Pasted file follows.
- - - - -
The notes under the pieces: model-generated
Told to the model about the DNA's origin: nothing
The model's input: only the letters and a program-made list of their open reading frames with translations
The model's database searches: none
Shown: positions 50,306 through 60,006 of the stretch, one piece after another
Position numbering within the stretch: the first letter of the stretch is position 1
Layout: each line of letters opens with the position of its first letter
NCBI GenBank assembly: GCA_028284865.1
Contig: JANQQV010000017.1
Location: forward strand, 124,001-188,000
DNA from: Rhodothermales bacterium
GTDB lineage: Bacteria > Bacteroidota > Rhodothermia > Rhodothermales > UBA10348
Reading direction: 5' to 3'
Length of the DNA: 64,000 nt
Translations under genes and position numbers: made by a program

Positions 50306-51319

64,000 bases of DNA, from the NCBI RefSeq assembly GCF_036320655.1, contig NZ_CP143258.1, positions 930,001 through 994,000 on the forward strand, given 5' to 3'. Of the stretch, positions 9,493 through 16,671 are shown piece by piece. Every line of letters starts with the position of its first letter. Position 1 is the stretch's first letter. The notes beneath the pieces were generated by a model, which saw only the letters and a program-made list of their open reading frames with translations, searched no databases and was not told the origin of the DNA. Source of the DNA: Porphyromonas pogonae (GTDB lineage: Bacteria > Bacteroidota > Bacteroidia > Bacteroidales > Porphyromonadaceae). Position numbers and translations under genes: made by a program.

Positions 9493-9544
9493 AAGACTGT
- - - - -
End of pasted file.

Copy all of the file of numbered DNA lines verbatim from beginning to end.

The notes under the pieces: model-generated
Told to the model about the DNA's origin: nothing
The model's input: only the letters and a program-made list of their open reading frames with translations
The model's database searches: none
Shown: positions 50,306 through 60,006 of the stretch, one piece after another
Position numbering within the stretch: the first letter of the stretch is position 1
Layout: each line of letters opens with the position of its first letter
NCBI GenBank assembly: GCA_028284865.1
Contig: JANQQV010000017.1
Location: forward strand, 124,001-188,000
DNA from: Rhodothermales bacterium
GTDB lineage: Bacteria > Bacteroidota > Rhodothermia > Rhodothermales > UBA10348
Reading direction: 5' to 3'
Length of the DNA: 64,000 nt
Translations under genes and position numbers: made by a program

Positions 50306-51319

64,000 bases of DNA, from the NCBI RefSeq assembly GCF_036320655.1, contig NZ_CP143258.1, positions 930,001 through 994,000 on the forward strand, given 5' to 3'. Of the stretch, positions 9,493 through 16,671 are shown piece by piece. Every line of letters starts with the position of its first letter. Position 1 is the stretch's first letter. The notes beneath the pieces were generated by a model, which saw only the letters and a program-made list of their open reading frames with translations, searched no databases and was not told the origin of the DNA. Source of the DNA: Porphyromonas pogonae (GTDB lineage: Bacteria > Bacteroidota > Bacteroidia > Bacteroidales > Porphyromonadaceae). Position numbers and translations under genes: made by a program.

Positions 9493-9544
9493 AAGACTGT